In Jim Cook's Archive


We stress taking silver into your physical possession or storing it at Brink’s in your name with the serial numbers of your bars on your storage agreement. In that way it’s your silver. When you own an exchange traded silver fund (ETF) the bars are comingled with other bars. Furthermore, an ETF is sometimes short silver even though its prospectus professes otherwise.

However, the main reason to prefer your own silver is that ETFs make it too easy to sell. When the price goes up, the temptation to take a small profit causes selling. It’s almost like you don’t really own it. Time and again we see people sell out of the ETF but continue to hold the silver they own or have stored in their names. Investors are far less likely to sell the actual physical silver. Consequently, the chances for a larger profit exists with real silver in your name.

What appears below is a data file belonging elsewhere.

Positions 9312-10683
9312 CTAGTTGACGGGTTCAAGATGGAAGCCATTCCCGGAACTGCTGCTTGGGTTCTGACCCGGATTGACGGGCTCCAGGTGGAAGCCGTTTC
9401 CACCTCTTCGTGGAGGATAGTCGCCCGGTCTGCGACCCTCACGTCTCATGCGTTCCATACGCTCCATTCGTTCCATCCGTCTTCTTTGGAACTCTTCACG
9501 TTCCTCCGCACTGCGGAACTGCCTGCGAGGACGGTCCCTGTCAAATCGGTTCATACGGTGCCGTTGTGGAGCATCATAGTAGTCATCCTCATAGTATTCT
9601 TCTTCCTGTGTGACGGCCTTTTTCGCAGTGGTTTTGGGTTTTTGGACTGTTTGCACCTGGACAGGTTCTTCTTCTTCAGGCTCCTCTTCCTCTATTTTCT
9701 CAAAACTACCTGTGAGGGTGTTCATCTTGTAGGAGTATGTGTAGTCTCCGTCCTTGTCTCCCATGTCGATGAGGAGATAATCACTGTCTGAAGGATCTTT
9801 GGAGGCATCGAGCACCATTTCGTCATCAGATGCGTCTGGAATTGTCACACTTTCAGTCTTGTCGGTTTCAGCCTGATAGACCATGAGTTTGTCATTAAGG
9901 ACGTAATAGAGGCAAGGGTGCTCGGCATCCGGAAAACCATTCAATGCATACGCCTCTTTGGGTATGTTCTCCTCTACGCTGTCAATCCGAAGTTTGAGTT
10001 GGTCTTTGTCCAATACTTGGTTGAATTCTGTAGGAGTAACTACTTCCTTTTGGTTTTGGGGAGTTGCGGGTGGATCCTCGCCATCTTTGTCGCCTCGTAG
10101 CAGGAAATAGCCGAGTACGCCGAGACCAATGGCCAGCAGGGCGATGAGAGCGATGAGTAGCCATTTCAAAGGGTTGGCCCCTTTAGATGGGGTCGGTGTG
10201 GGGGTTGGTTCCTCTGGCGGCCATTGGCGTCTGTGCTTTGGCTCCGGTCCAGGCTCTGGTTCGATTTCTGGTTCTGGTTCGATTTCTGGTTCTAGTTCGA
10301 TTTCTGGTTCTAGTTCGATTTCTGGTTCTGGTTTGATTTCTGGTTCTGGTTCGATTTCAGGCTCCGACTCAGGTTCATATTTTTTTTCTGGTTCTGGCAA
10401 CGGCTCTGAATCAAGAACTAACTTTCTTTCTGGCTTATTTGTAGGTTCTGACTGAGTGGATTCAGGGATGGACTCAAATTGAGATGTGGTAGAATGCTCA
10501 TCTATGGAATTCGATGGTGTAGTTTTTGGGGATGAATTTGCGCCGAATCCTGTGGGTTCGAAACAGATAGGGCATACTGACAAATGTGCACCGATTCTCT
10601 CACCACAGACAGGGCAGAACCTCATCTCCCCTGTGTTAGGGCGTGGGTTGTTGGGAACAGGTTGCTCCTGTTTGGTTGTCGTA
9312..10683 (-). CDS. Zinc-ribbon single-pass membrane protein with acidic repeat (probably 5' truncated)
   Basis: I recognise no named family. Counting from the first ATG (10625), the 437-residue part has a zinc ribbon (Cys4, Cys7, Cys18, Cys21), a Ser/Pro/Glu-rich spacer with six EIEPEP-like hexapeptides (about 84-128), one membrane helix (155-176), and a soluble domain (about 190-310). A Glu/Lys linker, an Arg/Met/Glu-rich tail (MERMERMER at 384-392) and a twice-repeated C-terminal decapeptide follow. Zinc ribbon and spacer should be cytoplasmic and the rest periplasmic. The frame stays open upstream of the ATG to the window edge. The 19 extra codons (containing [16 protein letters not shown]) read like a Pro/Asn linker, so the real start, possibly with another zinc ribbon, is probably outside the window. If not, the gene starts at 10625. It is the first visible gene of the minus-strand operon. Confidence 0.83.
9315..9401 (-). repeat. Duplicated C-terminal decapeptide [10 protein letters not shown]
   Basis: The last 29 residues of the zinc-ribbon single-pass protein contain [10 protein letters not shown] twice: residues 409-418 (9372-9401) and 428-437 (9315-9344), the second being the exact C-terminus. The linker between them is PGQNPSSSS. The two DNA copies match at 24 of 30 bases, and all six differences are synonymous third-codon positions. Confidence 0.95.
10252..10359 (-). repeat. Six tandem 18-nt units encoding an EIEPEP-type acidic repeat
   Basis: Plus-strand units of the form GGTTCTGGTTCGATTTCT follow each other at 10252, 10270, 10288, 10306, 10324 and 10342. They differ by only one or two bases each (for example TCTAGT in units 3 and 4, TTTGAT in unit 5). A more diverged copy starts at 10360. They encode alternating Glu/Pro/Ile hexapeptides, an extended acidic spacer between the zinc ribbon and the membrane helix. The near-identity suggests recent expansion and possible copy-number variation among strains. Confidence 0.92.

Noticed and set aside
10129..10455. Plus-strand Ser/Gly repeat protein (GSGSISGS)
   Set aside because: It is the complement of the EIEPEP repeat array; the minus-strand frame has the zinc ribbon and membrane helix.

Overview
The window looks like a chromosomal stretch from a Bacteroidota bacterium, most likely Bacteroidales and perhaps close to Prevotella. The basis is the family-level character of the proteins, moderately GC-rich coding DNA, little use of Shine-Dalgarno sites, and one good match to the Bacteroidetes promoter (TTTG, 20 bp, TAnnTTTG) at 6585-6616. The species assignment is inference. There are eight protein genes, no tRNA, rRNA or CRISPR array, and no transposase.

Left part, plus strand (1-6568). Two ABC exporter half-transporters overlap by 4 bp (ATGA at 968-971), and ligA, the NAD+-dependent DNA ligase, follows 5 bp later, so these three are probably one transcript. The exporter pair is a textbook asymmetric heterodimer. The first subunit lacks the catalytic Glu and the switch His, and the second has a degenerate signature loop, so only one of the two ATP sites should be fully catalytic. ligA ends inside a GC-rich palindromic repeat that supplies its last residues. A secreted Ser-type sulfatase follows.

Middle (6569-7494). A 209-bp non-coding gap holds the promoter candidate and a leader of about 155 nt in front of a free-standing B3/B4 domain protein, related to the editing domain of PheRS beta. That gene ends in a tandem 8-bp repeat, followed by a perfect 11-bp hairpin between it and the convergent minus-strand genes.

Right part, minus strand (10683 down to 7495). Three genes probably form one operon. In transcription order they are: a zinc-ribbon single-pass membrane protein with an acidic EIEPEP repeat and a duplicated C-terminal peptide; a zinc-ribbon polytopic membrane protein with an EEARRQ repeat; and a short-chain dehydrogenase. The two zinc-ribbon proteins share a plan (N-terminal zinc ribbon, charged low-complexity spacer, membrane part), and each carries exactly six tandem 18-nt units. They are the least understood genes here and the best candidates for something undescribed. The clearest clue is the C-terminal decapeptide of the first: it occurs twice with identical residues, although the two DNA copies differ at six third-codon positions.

Some writers have claimed that little or no silver exists in the ETFs. We don’t agree with that assessment but anything is possible if silver soars to the levels that Ted Butler predicts. A number of major brokerage firms have sold silver that doesn’t exist. A few years ago, Morgan Stanley was sued by a client who couldn’t get the serial numbers from them for his bars. They admitted in court they were charging storage fees on silver that didn’t exist. They had no silver and claimed as their defense that everybody does it. As if this isn’t bad enough, a number of pool accounts exist that don’t have silver and some foreign banks, dealers and mints are in the same boat. In effect, a lot more outfits are short silver than just the big traders on the COMEX. Imagine what could happen in a short squeeze where all the shorts are in a panic to cover and are buying physical silver. That’s when you will be glad that your silver is yours alone.

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